Kenley died on October 23, 2009 of pneumonia at the Cleveland Clinic in Cleveland, Ohio.[1]

Personal lifeEdit

Kenley was intersex, according to Griffin[12]:75 and Barbara Eden. Eden recalled him confiding in her that his parents had concluded "it would be easier for him to go through life as a male rather than as a female," and that he spent the theater season in Ohio and the off season living in Palm Springs as a woman named Joan.[13] In his unpublished memoirs, Kenley writes, "People have often wondered if I am gay. Sometimes I wished I was. Life would have been simpler. Androgyny is overrated."[14]


Kenley is credited with introducing professional live theater to the Midwest, laying the groundwork for national tours of Broadway productions.[3] Dorothy Kilgallen in 1964 devoted a The Voice of Broadway column to the Kenley Players, writing that Broadway producers should spend "a few pleasant days in Warren, Ohio. … There is a man out there who knows how to get people into the theater—and in show business, that’s Trick 1.”[3] He "pioneered the notion of putting TV stars in summer stock years before everyone started doing it."[2] In 1950, he broke the color line in Washington DC, bringing a production of The Barretts of Wimpole Street to Washington and advertising that all seats were "available to any paying customer, without regard for race."[5] Washington was at the time "without professional theater because, in response to segregationist seating policies, the Actors Equity union would not allow its members to perform there,"[5] and police showed up on opening night expecting a riot. After a sold-out, trouble-free two-week engagement, Kenley was "feted in the local media, with civil-rights pundits lauding the nobility of his groundbreaking production."[5]

In 2004, Actors' Equity awarded Kenley an Honorary Life Membership, calling out his "extraordinary contribution to the American theater"[15] and describing him as having "refined and ultimately defined the golden days of Equity Summer Stock."[15]


  1. 1.0 1.1 "Summer Theater Producer John Kenley Dies at 103". Backstage. October 30, 2009. Retrieved January 11, 2016. 
  2. 2.0 2.1 2.2 Brown, Tony (October 29, 2009). "John Kenley, legendary Ohio impresario, dead at 103: Obituary". Plain Dealer. Retrieved January 11, 2016. 
  3. 3.0 3.1 3.2 Tonguette, Peter (July 2015). "Those Summer Nights: The Rollicking Good Times of the Kenley Players". Columbus Dispatch. Retrieved January 11, 2016. 
  4. "Producer John Kenley dies at 103". Variety. Retrieved 11 January 2016.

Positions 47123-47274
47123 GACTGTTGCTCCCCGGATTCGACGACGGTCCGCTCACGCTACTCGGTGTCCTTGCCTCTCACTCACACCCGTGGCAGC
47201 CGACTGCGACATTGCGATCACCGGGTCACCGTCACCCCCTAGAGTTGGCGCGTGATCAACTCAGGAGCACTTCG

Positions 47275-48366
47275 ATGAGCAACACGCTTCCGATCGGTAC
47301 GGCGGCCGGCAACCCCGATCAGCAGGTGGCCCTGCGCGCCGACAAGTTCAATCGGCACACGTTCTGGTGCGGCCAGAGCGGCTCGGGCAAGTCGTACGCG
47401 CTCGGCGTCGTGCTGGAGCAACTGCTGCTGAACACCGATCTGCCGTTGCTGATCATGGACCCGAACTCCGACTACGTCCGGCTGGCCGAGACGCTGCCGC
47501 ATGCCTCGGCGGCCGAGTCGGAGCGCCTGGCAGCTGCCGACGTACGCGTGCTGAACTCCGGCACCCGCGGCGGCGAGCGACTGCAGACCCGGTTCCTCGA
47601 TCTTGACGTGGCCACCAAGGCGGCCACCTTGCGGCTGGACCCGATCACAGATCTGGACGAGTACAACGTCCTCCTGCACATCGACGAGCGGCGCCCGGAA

5. 5.0 5.1 5.2 5.3 5.4 5.5 5.6 5.7 Gill, Michael (April 2003). "Most Valuable Players". Cleveland Magazine. Retrieved January 11, 2016. 
  6. Grossberg, M. (2004-04-18). "The Echoes of Applause". The Columbus Dispatch. 
  7. McPhearson, Tina. "John Kenley". Retrieved 11 January 2016. 
  8. "Error: no |title= specified when using {{Cite web}}". Variety magazine. 1974-03-20. p. 73. 
  9. 9.0 9.1 Lehmann-Haupt, Christopher (October 30, 2009). "John Kenley, Who Took Big Stars to Small-Town Stages, Dies at 103". New York Times. Retrieved January 11, 2016. 
  10. Morris, T. (1995-07-14). "John Kenley; On With the Show". Dayton Daily News. 
  11. "Error: no |title= specified when using {{Cite web}}". Variety. 1983-08-31. p. 110. 
  12. Griffin, Merv (1980). Merv: An Autobiography. New York: Simon & Schuster. ISBN 0671227645. 
  13. Eden, Barbara; Leigh, Wendy (2011). Jeannie: Out of the Bottle. Random House. ISBN 9780307886958. 
  14. Morris, T. (1995-07-14). "John Kenley; On With the Show". Dayton Daily News. 
  15. 15.0 15.1 "Actors’ Equity Award Honorary Life Membership to John Kenley". Theatre News. February 19, 2004. Archived from the original on July 7, 2015. Retrieved January 11, 2016. 

Further readingEdit

  • Variety: 5/13/1964; 9/9/1981; 6/13/1984, p. 89; 8/15/1984, p. 90; 8/13/1986; 9/10/1986, p. 101.
  • Hirsch, Foster. (1998). The Boys from Syracuse: The Schuberts' Theatrical Empire. Southern Illinois University Press.
  • Morris, T. "Stage Left: Losses Knock Kenley Players Back on the Sidelines". The Dayton Daily News, March 24, 1996.
  • Musarra, R. "Packed House Helps Kenley Mark Birthday". The Akron Beacon Journal, February 23, 1995.
  • Nichols, J. "Kenley Players Returning After 12-Year Absence". The Dayton Daily News,March 10, 1995.

External linksEdit